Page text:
General Information

Biking -- Climate -- Dangers -- Getting There and Away -- Hiking -- Maps -- Motorized Travel -- Tourist Information -- Winter Travel


It is possible to ride a mountain bike on roughly 100 miles of the Canol Heritage Trail, from Macmillan Pass to the Twitya River. Many cyclists ride the section from Godlin Lakes to Macmillan Pass, about 60 miles. Since this section still requires some river crossings and the trail is still not easy to follow, it is not recommended for those who are not comfortable with extreme wilderness cycling. For strong cyclists, it is possible to cover up to 30 miles a day. The section of the Canol Heritage Trail from the Twitya River to Norman Wells is too strewn with boulders to be attempted by bicycle.


For most of the year, the Canol Heritage Trail is covered with snow. This begins to change in late June, when the days lengthen and the snow melts. It is not recommended that you attempt the trail until mid-July, as snow runoff in late June and early July makes the rivers extremely difficult to cross. Even in July, you may experience temperatures below freezing, particularly at night. The window for hiking and biking the Canol Heritage Trail closes in early September, as new snow falls more frequently by the middle of that month.

Link to current forecast for Norman Wells.

Link to current forecast for Ross River.

Link to current forecast for Whitehorse.

Link to current forecast for Yellowknife.


The Canol Heritage Trail is certainly not for anyone who is not prepared to survive in remote wilderness conditions. Three difficult river crossings (and many others of lower difficulty), including one which must crossed by raft, await anyone who attempts the trail. Bears populate the area in and around the trail, so hikers and bikers must use bear-proof containers and/or bear bag their provisions. (Although it should be noted that there are few places along the trail with trees that can be used for bear bagging.) Carrying pepper-spray or other bear repellant devices is also recommended. While some hikers do carry guns protect themselves against bears, most do not. Mosquitos are thick on the lower portions of the trail within 100 miles of Norman Wells, so bring bug spray. While the trail is generally considered to be not difficult to follow, using a compass requires a large amount of correction because of the proximity of magnetic north. Above all, you must be self-sufficient. You are miles from nowhere, and attracting the attention of potential rescuers is a dubious proposition.It should also be noted that if you are rescued, you will have to pick up the tab, which will likely run into the thousands of dollars.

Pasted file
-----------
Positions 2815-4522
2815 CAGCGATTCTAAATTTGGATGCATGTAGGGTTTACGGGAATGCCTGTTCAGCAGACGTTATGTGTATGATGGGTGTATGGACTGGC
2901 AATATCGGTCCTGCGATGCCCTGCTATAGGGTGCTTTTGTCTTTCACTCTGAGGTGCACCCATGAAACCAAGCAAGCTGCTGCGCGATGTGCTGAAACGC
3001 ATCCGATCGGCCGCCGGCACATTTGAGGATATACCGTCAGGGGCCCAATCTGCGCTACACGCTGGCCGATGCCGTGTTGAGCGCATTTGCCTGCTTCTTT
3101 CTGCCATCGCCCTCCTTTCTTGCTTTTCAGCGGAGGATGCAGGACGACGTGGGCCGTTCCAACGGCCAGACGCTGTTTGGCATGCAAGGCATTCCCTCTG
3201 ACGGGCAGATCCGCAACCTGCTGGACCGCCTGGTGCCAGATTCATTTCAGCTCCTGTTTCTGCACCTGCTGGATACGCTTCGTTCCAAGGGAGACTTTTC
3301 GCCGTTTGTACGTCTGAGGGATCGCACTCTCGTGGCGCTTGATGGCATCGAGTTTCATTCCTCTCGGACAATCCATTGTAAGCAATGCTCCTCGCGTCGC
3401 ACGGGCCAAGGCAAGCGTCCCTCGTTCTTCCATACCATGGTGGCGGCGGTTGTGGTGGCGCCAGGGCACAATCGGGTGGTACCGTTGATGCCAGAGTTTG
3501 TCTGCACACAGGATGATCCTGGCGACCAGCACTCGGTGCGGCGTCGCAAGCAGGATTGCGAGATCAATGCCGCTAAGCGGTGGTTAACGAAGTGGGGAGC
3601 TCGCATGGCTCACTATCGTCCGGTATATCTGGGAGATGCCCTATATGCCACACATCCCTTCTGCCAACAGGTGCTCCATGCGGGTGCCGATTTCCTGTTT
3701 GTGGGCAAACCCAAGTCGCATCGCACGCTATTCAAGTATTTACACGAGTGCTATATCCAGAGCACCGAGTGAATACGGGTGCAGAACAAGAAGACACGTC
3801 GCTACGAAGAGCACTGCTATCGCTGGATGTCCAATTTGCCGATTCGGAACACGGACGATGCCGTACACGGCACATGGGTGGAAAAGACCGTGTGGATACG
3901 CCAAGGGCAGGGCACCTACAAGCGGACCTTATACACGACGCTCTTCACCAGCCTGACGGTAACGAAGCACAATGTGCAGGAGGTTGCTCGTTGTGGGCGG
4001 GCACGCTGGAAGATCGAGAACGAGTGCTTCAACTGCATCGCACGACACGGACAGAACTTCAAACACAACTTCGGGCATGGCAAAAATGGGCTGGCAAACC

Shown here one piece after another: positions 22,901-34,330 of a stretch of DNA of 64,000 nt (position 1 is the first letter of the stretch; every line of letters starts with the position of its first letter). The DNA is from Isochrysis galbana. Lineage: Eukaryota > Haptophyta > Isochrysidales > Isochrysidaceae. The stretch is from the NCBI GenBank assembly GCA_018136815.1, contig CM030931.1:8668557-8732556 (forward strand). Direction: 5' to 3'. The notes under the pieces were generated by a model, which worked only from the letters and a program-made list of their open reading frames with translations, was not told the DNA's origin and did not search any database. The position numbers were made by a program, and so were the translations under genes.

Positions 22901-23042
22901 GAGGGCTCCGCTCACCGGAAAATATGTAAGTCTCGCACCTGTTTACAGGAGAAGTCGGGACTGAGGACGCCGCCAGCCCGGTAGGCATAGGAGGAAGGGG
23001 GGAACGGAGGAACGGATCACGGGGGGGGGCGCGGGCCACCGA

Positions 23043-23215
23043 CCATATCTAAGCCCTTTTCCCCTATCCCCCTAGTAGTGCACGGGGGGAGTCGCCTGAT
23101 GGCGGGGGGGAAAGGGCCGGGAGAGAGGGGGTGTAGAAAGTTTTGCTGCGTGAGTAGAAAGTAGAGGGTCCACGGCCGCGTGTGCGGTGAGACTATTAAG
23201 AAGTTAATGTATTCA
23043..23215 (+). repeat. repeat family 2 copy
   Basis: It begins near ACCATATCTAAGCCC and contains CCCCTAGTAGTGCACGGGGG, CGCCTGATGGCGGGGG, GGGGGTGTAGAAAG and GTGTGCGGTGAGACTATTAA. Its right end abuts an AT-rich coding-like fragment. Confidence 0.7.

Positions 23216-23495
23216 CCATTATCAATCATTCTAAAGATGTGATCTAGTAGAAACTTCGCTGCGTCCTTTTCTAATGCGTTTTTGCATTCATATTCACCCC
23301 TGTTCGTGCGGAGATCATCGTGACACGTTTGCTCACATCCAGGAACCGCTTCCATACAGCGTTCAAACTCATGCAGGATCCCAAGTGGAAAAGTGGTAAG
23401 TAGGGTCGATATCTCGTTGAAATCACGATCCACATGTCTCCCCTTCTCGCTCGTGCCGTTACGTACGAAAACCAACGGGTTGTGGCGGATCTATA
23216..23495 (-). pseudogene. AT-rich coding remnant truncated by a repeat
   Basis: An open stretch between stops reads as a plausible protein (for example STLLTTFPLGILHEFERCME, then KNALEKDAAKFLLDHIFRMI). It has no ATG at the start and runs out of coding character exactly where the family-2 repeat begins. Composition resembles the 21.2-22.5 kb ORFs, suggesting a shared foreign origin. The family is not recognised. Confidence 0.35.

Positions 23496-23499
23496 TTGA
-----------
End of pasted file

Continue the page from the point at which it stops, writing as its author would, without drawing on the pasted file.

All persons traveling the trail should register with the Royal Canadian Mounted Police. The RCMP in Norman Wells may be reached at:

Royal Canadian Mounted Police
PO Box 100
Norman Wells, NT XOE 0V0
tel: (867) 587-2444
fax: (867) 587-2665

In Ross River, the RCMP may be reached at:

Royal Canadian Mounted Police
General Delivery
Ross River, YT Y0B 1S0
tel: (867) 969-5555


The two ends of the Canol Heritage Trail are Macmillan Pass (often referred to as "Mac Pass") on the border of the Northwest Territories and the Yukon Territory northeast of Whitehorse, and Norman Wells, Northwest Territories. The trail runs NE/SW between these two points.